Flip the Script: Don't Make These 6 Common Screenwriting Mistakes

Published on in Advice / Tips & Tricks

Screenwriting is a lot of fun, but there’s a big difference between a professional script and the rough draft of a first-timer. The very best screenwriters are constantly on the lookout for ways to improve their work, and this list is designed to help with that.

Good screenwriting is all about getting straight to the point and so without further ado, let’s take a look at some of the most common mistakes.

1. Unnecessary Exposition

Exposition is the art of explaining backstories and complex concepts in a way in which feels natural to the viewer. For example, when Luke Skywalker meets Obi-Wan Kenobi for the first time, the old Jedi talks about the force in a way that tells the viewer everything they need to know while feeling like a natural part of the story. As you can see from the Star Wars example, exposition isn’t necessarily a bad thing. However, it becomes a problem if you’re relying on it to tell your story. Star Wars got away with it because the rest of the film was action packed – and because it was genuinely necessary for the story.

2. Unnecessary Description

The last point applies to your dialogue, but this point applies to scene and character descriptions. When your screenplay is turned into a movie, there’ll be professional set designers, costume designers, location scouts and more whose job it is to bring your screenplay to life. Don’t make their job more difficult by adding unnecessary description.

For example, if you describe your characters’ race, height and physical features in detail then it limits the possibilities when it comes to casting and production. It may be necessary to include specific details if they crop up later in the story, but it should be kept to a bare minimum wherever possible.

3. Too Much Reality

A common mistake that newbie screenwriters make is to focus too much on reality instead of abridging it for the sake of drama. For example, they’ll start phone calls at the beginning of a conversation or show people carrying out everyday tasks with no significance to the rest of the plot.

There are two important things to remember. The first is that when you’re making a film, every second counts and
the screenplay as a whole should be designed to add maximum impact. The second is that in most cases, people are
watching movies to forget about reality. Don’t show someone brushing their teeth for two minutes.

4. Failing to Listen to Feedback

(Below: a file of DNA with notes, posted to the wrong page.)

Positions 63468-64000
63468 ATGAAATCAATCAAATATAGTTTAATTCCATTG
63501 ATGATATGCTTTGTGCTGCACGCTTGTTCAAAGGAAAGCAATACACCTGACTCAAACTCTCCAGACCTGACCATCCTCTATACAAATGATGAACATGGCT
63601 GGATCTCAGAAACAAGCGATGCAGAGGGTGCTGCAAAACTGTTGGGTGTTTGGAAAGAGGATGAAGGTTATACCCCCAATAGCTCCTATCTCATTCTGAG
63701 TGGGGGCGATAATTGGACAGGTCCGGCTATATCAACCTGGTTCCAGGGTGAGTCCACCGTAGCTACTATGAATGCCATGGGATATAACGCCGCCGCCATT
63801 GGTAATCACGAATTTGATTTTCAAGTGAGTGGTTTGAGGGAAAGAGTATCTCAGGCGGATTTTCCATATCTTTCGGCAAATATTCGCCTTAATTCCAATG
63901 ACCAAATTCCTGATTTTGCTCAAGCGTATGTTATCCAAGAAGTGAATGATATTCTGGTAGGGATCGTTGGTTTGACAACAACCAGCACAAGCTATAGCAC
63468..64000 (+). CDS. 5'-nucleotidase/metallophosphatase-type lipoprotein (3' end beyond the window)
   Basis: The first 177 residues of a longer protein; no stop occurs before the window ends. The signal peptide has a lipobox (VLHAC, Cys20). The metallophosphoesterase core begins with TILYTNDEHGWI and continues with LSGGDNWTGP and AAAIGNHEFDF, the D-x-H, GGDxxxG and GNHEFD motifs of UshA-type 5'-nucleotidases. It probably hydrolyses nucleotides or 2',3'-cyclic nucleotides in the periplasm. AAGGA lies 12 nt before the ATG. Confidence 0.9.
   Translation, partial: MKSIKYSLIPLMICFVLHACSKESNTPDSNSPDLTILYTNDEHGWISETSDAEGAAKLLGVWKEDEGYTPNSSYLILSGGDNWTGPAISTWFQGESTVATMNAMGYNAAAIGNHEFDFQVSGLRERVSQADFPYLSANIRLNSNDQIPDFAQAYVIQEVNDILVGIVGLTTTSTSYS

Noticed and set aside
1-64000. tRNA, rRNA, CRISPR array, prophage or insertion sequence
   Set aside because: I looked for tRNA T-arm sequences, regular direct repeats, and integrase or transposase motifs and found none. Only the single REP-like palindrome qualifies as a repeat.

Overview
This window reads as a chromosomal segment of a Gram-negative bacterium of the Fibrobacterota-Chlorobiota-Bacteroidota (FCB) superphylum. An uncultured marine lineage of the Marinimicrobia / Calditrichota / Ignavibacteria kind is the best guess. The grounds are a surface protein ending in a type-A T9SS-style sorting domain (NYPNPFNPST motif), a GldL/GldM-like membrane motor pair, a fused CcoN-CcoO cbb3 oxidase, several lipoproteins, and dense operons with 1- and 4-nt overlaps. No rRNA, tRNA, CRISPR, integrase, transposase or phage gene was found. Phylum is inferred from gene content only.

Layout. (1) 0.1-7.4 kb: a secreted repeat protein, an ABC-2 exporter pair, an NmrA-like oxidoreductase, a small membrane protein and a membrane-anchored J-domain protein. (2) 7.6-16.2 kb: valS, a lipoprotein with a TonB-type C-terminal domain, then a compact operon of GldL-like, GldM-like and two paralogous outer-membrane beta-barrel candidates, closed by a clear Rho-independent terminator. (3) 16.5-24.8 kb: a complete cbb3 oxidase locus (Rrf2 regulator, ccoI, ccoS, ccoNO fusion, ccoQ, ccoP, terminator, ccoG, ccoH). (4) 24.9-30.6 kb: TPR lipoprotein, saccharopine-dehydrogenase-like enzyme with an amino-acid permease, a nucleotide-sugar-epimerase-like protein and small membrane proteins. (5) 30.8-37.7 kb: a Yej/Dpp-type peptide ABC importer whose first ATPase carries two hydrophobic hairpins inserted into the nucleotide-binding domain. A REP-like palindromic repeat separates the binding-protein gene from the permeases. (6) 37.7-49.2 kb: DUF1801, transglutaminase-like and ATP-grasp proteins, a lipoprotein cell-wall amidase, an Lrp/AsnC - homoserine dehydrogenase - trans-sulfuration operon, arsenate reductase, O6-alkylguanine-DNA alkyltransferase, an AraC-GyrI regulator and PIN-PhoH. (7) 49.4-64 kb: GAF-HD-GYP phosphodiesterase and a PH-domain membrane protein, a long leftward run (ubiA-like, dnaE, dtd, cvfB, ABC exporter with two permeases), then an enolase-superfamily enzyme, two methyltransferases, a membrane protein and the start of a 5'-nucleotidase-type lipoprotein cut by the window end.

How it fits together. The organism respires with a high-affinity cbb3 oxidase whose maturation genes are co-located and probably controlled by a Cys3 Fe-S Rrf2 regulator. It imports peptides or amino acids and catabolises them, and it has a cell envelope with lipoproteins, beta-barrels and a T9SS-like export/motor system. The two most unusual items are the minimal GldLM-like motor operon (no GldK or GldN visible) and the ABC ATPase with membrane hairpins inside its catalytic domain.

A vital part of the creative process is to share your screenplay with other people and to ask them for their feedback. These beta readers will be able to give you valuable direction to further develop it, and they’ll also point out any errors.

Many screenwriters work with third parties to receive professional input, and that’s often a good idea if you don’t have an existing network at your disposal. If you take that route, do some research and read writing services reviews to find someone who specializes in screenplays. It’s even better if they have prior experience of working within your genre.

5. Spelling Mistakes

You might think that spelling mistakes are less of a problem when it comes to a screenplay, but it’s still important to give it a thorough proofread to make sure that everything checks out. Spelling mistakes will make you look less professional and could subtly influence the opinion of decision-makers who are presented with your script.

You might think that we’re exaggerating, but it’s your job as a writer to demonstrate your mastery of the English language. If you break that illusion in the script you deliver, you’ll undermine your authority as a writer and send out the impression that you don’t really know what you’re doing. As a worst case scenario, some spelling mistakes can change the pronunciation of a word entirely and leave actors reading lines that don’t make sense. Don’t let it happen on your watch.

6. Formatting Issues

To a certain extent, you’re able to use your own discretion when formatting your screenplay. As long as the layout is easy to read then it’ll get the job done in most cases, although many professionals establish their own standard format and then stick to it.

Either way, no matter whether you’re using someone else’s template or whether you’re formatting it yourself, you’ll want to make sure that your screenplay is consistent throughout. Check everything from pagination to indentations and header sizes – the key is to make it look consistent throughout so that when your screenplay lands in the hands of a Hollywood agent, it’ll look the part before they ever start to read it.

By now, you know everything you need to know about the most common pitfalls for screenwriters. It’s up to you to put what you’ve learned into action. We’ll see you at next year’s Oscars.


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